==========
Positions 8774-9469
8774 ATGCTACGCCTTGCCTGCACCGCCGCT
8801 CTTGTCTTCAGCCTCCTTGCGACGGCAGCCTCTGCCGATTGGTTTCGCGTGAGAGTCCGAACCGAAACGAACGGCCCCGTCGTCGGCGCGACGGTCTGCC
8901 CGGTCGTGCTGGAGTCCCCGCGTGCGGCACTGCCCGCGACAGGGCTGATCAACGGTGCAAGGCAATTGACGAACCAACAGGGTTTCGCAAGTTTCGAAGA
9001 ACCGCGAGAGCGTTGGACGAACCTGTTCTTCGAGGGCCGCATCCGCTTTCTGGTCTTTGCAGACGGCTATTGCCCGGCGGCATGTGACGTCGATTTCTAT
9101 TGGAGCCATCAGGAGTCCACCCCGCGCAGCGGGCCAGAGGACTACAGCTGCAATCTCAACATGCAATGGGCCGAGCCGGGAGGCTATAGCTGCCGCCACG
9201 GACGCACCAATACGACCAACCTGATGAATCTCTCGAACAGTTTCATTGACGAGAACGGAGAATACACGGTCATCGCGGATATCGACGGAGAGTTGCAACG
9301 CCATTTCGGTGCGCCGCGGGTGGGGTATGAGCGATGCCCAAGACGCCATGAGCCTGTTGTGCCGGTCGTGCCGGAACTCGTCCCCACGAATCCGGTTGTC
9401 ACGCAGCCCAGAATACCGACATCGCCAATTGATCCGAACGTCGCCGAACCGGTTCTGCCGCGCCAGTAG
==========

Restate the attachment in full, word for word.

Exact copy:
Positions 8774-9469
8774 ATGCTACGCCTTGCCTGCACCGCCGCT
8801 CTTGTCTTCAGCCTCCTTGCGACGGCAGCCTCTGCCGATTGGTTTCGCGTGAGAGTCCGAACCGAAACGAACGGCCCCGTCGTCGGCGCGACGGTCTGCC
8901 CGGTCGTGCTGGAGTCCCCGCGTGCGGCACTGCCCGCGACAGGGCTGATCAACGGTGCAAGGCAATTGACGAACCAACAGGGTTTCGCAAGTTTCGAAGA
9001 ACCGCGAGAGCGTTGGACGAACCTGTTCTTCGAGGGCCGCATCCGCTTTCTGGTCTTTGCAGACGGCTATTGCCCGGCGGCATGTGACGTCGATTTCTAT
9101 TGGAGCCATCAGGAGTCCACCCCGCGCAGCGGGCCAGAGGACTACAGCTGCAATCTCAACATGCAATGGGCCGAGCCGGGAGGCTATAGCTGCCGCCACG
9201 GACGCACCAATACGACCAACCTGATGAATCTCTCGAACAGTTTCATTGACGAGAACGGAGAATACACGGTCATCGCGGATATCGACGGAGAGTTGCAACG
9301 CCATTTCGGTGCGCCGCGGGTGGGGTATGAGCGATGCCCAAGACGCCATGAGCCTGTTGTGCCGGTCGTGCCGGAACTCGTCCCCACGAATCCGGTTGTC
9401 ACGCAGCCCAGAATACCGACATCGCCAATTGATCCGAACGTCGCCGAACCGGTTCTGCCGCGCCAGTAG